56 Barrera, Antonio, ‘Local Herbs, Global Medicines: Commerce, Knowledge, and Commodities in Spanish America’, in Merchants and Marvels: Commerce, Science, and Art in Early Modern Europe, ed. Smith, Pamela H. and Findlen, Paula (New York and London, 2002); Barrera-Osorio, Antonio, Experiencing Nature: The Spanish American Empire and the Early Scientific Revolution (Austin, 2006).
57 Sigrid C. Jacobs, ‘Guaiacum: History of a Drug; a Critico-Analytical Treatise’ (Ph.D. thesis, University of Denver, 1974).
58 Nieuhof, Jan, An Embassy from the East India Company of the United Provinces to the Grand Tartar Cham Emperor of China, trans. Ogilby, John (1669; facsimile, Menston and Harrogate, 1972), 245.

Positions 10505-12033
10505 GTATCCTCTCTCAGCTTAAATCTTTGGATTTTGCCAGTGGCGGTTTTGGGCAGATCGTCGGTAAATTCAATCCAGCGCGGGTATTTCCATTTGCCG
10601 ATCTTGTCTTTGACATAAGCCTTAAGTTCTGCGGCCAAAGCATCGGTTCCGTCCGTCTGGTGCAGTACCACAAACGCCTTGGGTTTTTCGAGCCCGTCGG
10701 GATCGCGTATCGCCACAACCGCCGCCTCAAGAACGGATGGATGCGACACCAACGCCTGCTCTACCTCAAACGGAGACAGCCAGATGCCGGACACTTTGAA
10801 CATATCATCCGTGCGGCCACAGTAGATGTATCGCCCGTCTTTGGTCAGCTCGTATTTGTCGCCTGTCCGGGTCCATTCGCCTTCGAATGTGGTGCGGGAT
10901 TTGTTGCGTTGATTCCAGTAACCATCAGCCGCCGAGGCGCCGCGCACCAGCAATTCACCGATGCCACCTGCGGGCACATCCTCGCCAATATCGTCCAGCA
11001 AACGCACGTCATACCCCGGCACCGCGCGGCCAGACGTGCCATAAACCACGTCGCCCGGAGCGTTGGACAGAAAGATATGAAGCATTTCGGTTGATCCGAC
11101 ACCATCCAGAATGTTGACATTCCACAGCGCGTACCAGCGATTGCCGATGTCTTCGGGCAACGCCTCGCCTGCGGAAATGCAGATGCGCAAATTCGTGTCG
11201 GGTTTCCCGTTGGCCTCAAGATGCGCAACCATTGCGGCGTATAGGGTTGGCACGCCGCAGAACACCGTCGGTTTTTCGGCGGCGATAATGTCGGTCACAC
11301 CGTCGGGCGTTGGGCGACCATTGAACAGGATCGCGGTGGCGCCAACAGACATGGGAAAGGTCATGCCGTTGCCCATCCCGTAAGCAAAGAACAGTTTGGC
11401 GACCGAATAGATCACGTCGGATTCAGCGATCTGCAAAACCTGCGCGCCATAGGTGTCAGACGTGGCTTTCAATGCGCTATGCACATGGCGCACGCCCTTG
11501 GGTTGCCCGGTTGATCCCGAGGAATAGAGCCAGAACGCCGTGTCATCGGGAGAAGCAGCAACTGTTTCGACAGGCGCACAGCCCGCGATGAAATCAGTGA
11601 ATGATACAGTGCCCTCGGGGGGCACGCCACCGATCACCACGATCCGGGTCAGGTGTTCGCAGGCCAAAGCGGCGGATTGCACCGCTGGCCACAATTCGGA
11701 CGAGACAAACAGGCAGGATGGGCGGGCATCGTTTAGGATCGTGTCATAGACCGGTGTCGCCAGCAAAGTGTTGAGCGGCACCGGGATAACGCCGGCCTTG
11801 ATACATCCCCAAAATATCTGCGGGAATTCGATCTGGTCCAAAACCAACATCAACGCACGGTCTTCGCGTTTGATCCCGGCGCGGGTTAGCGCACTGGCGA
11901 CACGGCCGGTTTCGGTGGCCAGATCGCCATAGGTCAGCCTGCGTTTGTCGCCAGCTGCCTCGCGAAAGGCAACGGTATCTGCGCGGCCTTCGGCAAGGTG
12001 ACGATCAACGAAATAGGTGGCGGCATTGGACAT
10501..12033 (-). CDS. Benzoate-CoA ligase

59 O'Malley, Charles D., Andreas Vesalius of Brussels, 1514–1564 (Berkeley and Los Angeles, 1964), 216–17.
60 Garcia da Orta, Colloquies on the Simples and Drugs of India, trans. Clements Markham (1913).
61 Bontius, Jacobus, Tropische geneeskunde / on Tropical Medicine, in Opuscula selecta Neerlandicorum de arte medica (19 vols., Amstelodami, 1907–48), x, 32–3.
62 Cowen, David L., ‘The British North American Colonies as a Source of Drugs’, in Veröffentlichungen der Internationalen Gesellschaft für Geschichte Der Pharmazie, ed. Dann, Georg Edmund (Stuttgart, 1966), 49–50.
63 Wittop Koning reports that in 1617 the VOC requested 30,000 ‘ponds’ of fresh radix china: Koning, D. A. Wittop, De handel in geneesmiddelen te Amsterdam tot omstreeks 1637 (Purmerend, 1942), 30–1.
64 Nieuhof, Embassy, 245.
65 In Opuscula selecta Neerlandicorum de arte medica, xiv, 4–17.
66 C. J. S. Thompson, The Mystery and Art of the Apothecary (1929), 239–40; Brockliss and Jones, Medical World, 313; Helvetius's son became one of the most famous philosophes of the eighteenth century.